What Is Your Performance Anxiety Trying to Tell You?

Does your heart race or do your hands shake prior to an important performance?  Do you get into your head and wonder what the audience or judging panel is going to think of your performance?  Do you feel so nervous that your head is full of chatter that distracts you from focusing on or enjoying your performance?  Do you feel confident and perform well in rehearsal and recital, but auditions and competitions make you fearful?

Most performers have found themselves in one or more of these circumstances.  Whether physical or mental, these feelings are simply information—information about how we are doing.  They are neither good nor bad, right nor wrong, until we attach meaning to them.  However, performers often interpret these feelings as negative because they often interfere with their performances and lead to frustration, disappointment, and even anger.  I would daresay that the meaning most performers attach to these feelings is, “Oh no!  Something must be wrong!” or “Oh no!  Maybe I’m not as prepared as I need to be!” or  “What if  I don’t perform well today?  That would be awful.”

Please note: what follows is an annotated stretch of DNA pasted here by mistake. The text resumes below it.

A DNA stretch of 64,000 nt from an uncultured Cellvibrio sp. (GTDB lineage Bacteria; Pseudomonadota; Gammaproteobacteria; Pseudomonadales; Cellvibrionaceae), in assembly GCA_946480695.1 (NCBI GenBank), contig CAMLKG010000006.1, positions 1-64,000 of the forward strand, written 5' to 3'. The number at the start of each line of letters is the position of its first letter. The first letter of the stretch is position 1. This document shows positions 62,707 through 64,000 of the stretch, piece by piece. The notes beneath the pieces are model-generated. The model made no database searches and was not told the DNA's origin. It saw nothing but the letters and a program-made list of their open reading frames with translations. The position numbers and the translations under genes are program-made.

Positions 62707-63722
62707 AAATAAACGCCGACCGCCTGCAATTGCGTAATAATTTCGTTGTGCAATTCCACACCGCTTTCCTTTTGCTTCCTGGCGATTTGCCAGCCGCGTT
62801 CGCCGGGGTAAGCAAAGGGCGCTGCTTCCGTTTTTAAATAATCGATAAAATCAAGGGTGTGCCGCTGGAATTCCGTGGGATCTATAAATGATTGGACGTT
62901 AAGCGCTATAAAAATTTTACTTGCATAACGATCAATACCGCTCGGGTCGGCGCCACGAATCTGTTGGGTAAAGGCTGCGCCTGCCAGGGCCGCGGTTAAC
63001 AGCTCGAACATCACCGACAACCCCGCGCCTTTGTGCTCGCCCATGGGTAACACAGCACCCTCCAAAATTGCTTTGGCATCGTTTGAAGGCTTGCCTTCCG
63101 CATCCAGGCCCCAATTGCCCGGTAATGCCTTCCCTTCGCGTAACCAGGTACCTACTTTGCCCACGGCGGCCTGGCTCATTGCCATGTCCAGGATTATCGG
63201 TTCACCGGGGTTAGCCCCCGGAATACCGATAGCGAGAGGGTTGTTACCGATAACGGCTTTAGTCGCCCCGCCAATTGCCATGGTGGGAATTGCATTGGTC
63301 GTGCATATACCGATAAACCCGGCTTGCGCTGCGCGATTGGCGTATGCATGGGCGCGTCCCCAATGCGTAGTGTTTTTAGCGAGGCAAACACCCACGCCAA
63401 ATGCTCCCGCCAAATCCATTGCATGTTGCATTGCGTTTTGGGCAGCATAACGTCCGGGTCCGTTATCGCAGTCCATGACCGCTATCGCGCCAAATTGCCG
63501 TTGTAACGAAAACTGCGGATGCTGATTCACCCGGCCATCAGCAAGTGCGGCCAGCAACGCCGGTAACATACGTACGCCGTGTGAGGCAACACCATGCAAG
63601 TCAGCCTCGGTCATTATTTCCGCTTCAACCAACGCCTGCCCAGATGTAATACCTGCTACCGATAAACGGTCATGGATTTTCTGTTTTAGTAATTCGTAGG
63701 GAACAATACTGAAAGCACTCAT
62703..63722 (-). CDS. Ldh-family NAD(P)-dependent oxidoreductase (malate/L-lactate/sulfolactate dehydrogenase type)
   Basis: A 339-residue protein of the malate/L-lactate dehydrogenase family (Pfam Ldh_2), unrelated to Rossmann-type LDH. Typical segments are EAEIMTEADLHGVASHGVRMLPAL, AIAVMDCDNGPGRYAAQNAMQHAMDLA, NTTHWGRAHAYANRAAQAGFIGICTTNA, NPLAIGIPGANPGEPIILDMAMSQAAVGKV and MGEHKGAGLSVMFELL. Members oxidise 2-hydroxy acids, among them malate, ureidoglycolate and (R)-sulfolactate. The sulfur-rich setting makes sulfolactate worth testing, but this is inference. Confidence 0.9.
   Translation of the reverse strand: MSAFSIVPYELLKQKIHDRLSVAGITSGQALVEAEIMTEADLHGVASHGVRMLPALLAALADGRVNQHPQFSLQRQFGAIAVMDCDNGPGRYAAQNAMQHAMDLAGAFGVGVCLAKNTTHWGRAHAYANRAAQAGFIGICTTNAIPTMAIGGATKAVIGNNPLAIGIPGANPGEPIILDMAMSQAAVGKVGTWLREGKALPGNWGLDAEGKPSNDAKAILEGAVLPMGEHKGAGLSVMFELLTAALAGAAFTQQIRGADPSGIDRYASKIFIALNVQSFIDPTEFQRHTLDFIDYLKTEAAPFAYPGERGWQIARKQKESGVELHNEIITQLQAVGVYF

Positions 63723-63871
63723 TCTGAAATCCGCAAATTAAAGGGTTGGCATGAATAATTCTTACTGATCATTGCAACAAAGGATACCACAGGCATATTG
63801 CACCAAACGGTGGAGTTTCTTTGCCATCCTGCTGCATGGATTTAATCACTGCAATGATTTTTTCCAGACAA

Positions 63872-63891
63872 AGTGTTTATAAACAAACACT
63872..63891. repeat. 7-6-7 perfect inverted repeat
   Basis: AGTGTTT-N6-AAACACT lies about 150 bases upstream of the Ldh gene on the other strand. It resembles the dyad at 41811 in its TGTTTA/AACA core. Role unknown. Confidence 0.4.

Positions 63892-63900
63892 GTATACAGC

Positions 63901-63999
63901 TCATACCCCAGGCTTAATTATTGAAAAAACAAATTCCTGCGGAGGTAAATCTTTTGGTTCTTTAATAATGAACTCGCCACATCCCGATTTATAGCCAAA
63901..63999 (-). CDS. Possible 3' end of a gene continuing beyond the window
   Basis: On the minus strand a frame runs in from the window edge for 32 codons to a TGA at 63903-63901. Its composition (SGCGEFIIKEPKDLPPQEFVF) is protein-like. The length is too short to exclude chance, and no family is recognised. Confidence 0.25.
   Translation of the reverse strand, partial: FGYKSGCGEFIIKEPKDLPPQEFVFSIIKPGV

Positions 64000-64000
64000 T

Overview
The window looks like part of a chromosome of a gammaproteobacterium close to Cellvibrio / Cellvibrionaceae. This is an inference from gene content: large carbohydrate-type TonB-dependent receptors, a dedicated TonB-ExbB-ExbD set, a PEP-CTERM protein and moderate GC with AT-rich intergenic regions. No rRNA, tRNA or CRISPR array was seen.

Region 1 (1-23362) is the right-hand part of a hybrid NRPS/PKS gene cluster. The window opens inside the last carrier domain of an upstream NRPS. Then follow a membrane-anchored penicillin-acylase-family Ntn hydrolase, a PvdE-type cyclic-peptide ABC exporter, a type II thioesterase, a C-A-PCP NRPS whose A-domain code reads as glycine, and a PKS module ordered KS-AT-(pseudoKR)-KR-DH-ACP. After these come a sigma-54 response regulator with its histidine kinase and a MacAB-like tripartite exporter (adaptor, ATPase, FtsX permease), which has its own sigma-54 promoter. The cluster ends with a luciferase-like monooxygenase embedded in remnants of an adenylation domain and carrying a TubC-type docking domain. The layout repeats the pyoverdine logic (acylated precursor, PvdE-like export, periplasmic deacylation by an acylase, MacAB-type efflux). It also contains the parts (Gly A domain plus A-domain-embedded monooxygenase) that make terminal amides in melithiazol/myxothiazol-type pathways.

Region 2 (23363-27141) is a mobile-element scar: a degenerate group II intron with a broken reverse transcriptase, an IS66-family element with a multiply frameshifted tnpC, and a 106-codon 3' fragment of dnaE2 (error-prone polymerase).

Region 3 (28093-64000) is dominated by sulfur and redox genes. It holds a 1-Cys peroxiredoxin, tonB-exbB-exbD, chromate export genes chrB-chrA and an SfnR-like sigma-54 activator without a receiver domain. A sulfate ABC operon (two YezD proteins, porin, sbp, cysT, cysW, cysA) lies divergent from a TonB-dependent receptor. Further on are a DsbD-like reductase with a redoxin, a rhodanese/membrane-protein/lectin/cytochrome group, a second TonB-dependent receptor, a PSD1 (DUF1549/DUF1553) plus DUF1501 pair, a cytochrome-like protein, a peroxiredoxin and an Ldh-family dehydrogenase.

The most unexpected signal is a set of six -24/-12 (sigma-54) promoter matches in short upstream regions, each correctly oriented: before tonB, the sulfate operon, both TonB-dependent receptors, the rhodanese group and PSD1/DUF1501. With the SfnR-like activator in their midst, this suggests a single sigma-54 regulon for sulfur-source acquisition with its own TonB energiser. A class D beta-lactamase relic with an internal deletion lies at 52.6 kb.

Most performers just want these feelings to go away so they can perform the way they know they are capable of performing.  However, these feelings have a function.  They exist for a reason.  I encourage you to ask yourself:

“What is my anxiety or fear—my performance anxiety—trying to tell me?”

Well, the answer might not be as straightforward as you would like it to be.  The answer depends on your basic mindset.

If you are a performer who is primarily concerned with proving how good you are, having your skills or performing validated, or one who thinks that if you’re smart or talented, things should come more easily, then you will think your anxiety is telling you that something is wrong, that you may not be good enough, and that you are on the path to FAILURE.

If you are a performer who embraces challenge, accepts mistakes as a necessary part of the growth process, and whose primary concern is with learning and improving upon your last performance, then you’ll think your anxiety is telling you that there is an issue or problem that needs to be addressed or solved.  Your anxiety or frustration allows you to cope with the uncomfortable situation and actually motivates you to seek a solution.